August Week 1 Wrap-Up #GrayeBeardChallenge

Like I said in the previous post. I’m participating in a month-long reading challenge to determine what I should read through a game of chance. So far I’ve only read 2 titles, but my time is pretty precious at the moment, I don’t actually have that much free time right now. I think I’m still on the right track. Plus, I picked up a title that I’ve been putting off for years:

Number 1 : GoGo Monster by Taiyo Matsumoto


This is seriously one of the most beautiful manga publications in my collection. It has a full color cardboard sleeve, a full color wrap-around image, and the page edges are painted red with further designs. It’s gorgeous. And, for that alone, I think it’s worth collecting.

But, then you have the story… and “my god!” my brain feels like it’s melting. (that’s a good thing) Like most of Matsumoto’s works the protagonists are children working out their reality/trying to figure out their place in the world. It primarily surrounds two boys.

The first has been going to this school for a long time. He’s a loner. And has been ostracized by the entire class because of his strange behaviour and talk of the supernatural. His only friend is the school caretaker who listens quietly and intently in his stories, but rarely comments or encourages the behaviour. Throughout the story the boy begins to get agitated as the voices he’s been relying on have started to go quiet.

The second boy is new to the school. And as much as he’s been warned to stay away from the first boy, he finds his behaviour intriguing, if not bewildering, and makes friends with him. He also asks questions and listens to the stories, but is of course doubtful as to their validity.

DGRmue-UQAELy4yThe whole thing feels like a metaphor for growing up. There is constant concern over the other side, of adulthood, of breaking the rules, of death… all of these discussions between the characters seem to be markers of that pivotal moment in a child’s life when they’re no longer a child. They take a step into a limbo where they’re still children, but not children at the same time.

It’s a brilliant reading experience – delving deep into the psyche of children. But, I think is best understood intrinsically. I think if you’re trying to figure out what is going on during every panel, you’ll only wind yourself into knots.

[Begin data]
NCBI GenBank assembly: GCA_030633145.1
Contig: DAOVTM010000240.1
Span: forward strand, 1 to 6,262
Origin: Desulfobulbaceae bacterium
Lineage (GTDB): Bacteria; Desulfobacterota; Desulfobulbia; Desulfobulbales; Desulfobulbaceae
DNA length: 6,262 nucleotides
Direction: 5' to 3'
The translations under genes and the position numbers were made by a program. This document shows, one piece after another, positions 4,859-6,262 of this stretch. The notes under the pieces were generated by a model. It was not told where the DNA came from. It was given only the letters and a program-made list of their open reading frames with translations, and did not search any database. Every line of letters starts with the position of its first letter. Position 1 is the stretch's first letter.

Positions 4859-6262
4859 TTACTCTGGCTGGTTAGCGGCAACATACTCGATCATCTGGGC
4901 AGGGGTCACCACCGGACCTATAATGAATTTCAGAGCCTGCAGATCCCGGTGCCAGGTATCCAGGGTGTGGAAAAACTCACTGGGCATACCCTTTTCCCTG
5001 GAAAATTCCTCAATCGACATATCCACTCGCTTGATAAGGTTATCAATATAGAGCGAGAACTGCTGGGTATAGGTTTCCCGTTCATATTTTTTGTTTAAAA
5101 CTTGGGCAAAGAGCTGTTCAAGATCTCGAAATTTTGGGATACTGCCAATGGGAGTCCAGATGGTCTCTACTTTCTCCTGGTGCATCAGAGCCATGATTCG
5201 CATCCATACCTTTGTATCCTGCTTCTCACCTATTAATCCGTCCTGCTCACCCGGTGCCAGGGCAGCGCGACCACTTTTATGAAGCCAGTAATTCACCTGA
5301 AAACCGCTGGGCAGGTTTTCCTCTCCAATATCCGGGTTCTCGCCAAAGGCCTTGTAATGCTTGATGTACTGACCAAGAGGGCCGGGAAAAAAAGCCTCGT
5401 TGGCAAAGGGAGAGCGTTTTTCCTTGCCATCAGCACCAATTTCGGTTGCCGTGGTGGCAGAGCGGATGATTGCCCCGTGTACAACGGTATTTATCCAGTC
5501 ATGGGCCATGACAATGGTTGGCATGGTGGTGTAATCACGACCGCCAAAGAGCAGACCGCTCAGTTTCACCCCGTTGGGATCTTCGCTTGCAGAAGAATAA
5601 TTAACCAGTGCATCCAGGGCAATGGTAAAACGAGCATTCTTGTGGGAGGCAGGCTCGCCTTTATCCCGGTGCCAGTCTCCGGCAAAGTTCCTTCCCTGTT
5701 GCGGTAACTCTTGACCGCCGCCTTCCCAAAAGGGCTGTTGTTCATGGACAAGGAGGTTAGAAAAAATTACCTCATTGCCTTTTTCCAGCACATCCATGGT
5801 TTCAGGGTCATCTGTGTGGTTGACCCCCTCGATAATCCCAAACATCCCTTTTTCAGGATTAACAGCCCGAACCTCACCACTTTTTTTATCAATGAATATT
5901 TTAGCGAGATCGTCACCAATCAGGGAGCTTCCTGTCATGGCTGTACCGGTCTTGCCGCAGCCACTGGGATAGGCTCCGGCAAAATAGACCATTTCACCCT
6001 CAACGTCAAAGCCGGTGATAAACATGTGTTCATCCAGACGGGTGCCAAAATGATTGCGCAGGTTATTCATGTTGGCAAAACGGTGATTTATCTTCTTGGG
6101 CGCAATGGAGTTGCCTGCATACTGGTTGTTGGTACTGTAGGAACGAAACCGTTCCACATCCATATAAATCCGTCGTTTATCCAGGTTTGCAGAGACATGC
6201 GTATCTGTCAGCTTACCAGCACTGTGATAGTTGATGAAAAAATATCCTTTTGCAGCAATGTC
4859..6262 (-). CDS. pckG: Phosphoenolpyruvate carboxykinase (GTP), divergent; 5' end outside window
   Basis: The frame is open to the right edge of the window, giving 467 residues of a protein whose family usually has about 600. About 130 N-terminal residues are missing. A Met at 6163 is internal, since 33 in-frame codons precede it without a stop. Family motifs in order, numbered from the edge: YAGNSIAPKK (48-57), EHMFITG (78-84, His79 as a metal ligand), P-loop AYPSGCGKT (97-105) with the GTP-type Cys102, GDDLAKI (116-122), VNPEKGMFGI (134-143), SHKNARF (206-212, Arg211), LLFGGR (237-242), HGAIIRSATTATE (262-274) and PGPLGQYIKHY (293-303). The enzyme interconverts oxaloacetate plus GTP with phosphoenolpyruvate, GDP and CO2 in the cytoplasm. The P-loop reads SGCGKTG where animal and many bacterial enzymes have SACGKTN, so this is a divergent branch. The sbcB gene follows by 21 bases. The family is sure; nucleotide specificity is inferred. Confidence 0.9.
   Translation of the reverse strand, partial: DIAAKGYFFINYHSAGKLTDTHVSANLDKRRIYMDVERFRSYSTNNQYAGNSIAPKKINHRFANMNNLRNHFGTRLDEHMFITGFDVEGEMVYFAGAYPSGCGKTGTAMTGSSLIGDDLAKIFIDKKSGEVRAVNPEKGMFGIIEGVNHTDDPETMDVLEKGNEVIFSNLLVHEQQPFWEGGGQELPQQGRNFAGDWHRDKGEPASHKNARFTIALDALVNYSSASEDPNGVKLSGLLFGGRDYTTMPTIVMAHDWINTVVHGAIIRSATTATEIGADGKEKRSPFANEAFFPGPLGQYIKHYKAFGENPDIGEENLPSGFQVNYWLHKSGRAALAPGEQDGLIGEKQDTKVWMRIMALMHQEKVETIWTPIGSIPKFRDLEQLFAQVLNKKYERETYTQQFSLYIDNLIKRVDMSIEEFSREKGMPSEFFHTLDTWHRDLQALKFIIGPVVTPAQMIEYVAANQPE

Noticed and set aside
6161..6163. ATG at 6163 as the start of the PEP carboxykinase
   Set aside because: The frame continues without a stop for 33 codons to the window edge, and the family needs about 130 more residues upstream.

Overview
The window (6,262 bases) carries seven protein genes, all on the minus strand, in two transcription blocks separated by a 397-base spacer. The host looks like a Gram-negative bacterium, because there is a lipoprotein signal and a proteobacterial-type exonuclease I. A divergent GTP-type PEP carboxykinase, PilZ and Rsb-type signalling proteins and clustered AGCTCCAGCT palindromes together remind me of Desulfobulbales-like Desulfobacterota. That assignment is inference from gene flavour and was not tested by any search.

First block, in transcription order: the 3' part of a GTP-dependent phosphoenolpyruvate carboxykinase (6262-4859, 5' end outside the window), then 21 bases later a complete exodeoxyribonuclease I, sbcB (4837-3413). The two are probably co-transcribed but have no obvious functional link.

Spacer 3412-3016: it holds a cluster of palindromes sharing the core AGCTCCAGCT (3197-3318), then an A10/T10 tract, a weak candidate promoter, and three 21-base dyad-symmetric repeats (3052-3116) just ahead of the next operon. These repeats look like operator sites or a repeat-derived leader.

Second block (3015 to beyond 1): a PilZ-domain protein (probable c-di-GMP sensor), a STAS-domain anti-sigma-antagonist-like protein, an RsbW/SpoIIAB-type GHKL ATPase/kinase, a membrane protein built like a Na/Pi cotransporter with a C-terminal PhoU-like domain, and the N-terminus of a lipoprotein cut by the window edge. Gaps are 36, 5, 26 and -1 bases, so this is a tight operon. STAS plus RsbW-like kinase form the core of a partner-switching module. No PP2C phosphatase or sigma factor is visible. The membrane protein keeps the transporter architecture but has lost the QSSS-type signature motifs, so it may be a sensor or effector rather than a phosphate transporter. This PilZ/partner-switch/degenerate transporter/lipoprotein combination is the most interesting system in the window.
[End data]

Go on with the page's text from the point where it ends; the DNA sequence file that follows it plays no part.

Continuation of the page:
Number 2 : Descending Stories, volume 1 by Haruko Kumota


The second thing I read was the first volume of Descending Stories. I’ve been pretty hyped to read this after hearing so many great things about the anime; many people touting this story as a “masterpiece”.

I’m less enthused after reading it than I was expecting. It has one major flaw in my eyes and that is it is written by a yaoi author. i.e. she brings with it a lack of character development. Because most yaoi series tend to be on the shorter side (at least what has been released here) authors have to develop their characters quickly. And they can do this because they are working with stock characters. The uke and seme are the most common character types complete with defining relationship roles, personality (both private and public), and even artistic design. If you’re a regular reader of the genre, you will instantly pick out which character belongs to which static character type and can enjoy the quick-ride which is the story.

But this is not yaoi (it might have some gay characters, but that doesn’t define the genre). So, it’s quick character development isn’t enough to engender an emotional response from readers. It falls flat. And this is my primary issue with this story.

It could make a recovery though. The way the story is structured could indicate that the two male character’s will get more focus throughout the story as Kumota unveils their intentions and feelings. But other characters, like the lead female character doesn’t have much left to give. Her character has been laid bare, and her intentions/motivations clear.

But the story! The story! The story could save this for me. It is one of the most unique subjects I’ve read about. It’s about a young man recently released from prison. While he was in prison he heard the comedic storytelling (rakugo) of the legendary master Yakumo Yurakutei and decided to become his apprentice. He persuades Yakumo to take him on, and is eager to get started to learn the art of rakugo.

This is the first time I’ve read anything about rakugo. I’ve had a little exposure to it through watching Japanese television. But, this purely Japanese art-form is fascinating to me to read about.